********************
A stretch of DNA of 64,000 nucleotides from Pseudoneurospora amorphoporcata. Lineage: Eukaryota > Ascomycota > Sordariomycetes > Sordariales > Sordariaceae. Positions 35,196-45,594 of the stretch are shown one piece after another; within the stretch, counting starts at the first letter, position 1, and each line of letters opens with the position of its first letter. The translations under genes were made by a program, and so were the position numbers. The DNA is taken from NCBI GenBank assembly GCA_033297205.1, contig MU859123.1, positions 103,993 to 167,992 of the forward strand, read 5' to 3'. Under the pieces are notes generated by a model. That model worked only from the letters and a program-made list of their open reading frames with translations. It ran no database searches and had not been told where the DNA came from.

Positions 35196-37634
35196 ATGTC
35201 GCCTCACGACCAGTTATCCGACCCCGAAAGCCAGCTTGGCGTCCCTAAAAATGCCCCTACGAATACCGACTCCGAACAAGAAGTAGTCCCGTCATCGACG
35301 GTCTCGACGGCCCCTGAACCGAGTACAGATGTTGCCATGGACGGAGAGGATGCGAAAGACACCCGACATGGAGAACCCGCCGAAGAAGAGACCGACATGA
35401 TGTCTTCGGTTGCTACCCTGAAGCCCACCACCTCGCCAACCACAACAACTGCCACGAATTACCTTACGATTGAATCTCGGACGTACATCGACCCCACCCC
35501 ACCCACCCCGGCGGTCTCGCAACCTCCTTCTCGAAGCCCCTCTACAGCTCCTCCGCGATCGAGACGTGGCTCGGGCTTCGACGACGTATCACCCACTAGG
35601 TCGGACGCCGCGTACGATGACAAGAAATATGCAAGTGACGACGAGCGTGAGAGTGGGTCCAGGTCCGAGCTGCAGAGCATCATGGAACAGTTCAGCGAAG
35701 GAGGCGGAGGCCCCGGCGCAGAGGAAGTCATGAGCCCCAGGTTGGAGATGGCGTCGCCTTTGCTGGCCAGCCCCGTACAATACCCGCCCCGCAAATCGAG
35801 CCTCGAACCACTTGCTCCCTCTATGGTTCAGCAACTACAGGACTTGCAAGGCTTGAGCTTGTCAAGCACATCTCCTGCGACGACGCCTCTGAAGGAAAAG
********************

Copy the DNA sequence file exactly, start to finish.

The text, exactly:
A stretch of DNA of 64,000 nucleotides from Pseudoneurospora amorphoporcata. Lineage: Eukaryota > Ascomycota > Sordariomycetes > Sordariales > Sordariaceae. Positions 35,196-45,594 of the stretch are shown one piece after another; within the stretch, counting starts at the first letter, position 1, and each line of letters opens with the position of its first letter. The translations under genes were made by a program, and so were the position numbers. The DNA is taken from NCBI GenBank assembly GCA_033297205.1, contig MU859123.1, positions 103,993 to 167,992 of the forward strand, read 5' to 3'. Under the pieces are notes generated by a model. That model worked only from the letters and a program-made list of their open reading frames with translations. It ran no database searches and had not been told where the DNA came from.

Positions 35196-37634
35196 ATGTC
35201 GCCTCACGACCAGTTATCCGACCCCGAAAGCCAGCTTGGCGTCCCTAAAAATGCCCCTACGAATACCGACTCCGAACAAGAAGTAGTCCCGTCATCGACG
35301 GTCTCGACGGCCCCTGAACCGAGTACAGATGTTGCCATGGACGGAGAGGATGCGAAAGACACCCGACATGGAGAACCCGCCGAAGAAGAGACCGACATGA
35401 TGTCTTCGGTTGCTACCCTGAAGCCCACCACCTCGCCAACCACAACAACTGCCACGAATTACCTTACGATTGAATCTCGGACGTACATCGACCCCACCCC
35501 ACCCACCCCGGCGGTCTCGCAACCTCCTTCTCGAAGCCCCTCTACAGCTCCTCCGCGATCGAGACGTGGCTCGGGCTTCGACGACGTATCACCCACTAGG
35601 TCGGACGCCGCGTACGATGACAAGAAATATGCAAGTGACGACGAGCGTGAGAGTGGGTCCAGGTCCGAGCTGCAGAGCATCATGGAACAGTTCAGCGAAG
35701 GAGGCGGAGGCCCCGGCGCAGAGGAAGTCATGAGCCCCAGGTTGGAGATGGCGTCGCCTTTGCTGGCCAGCCCCGTACAATACCCGCCCCGCAAATCGAG
35801 CCTCGAACCACTTGCTCCCTCTATGGTTCAGCAACTACAGGACTTGCAAGGCTTGAGCTTGTCAAGCACATCTCCTGCGACGACGCCTCTGAAGGAAAAG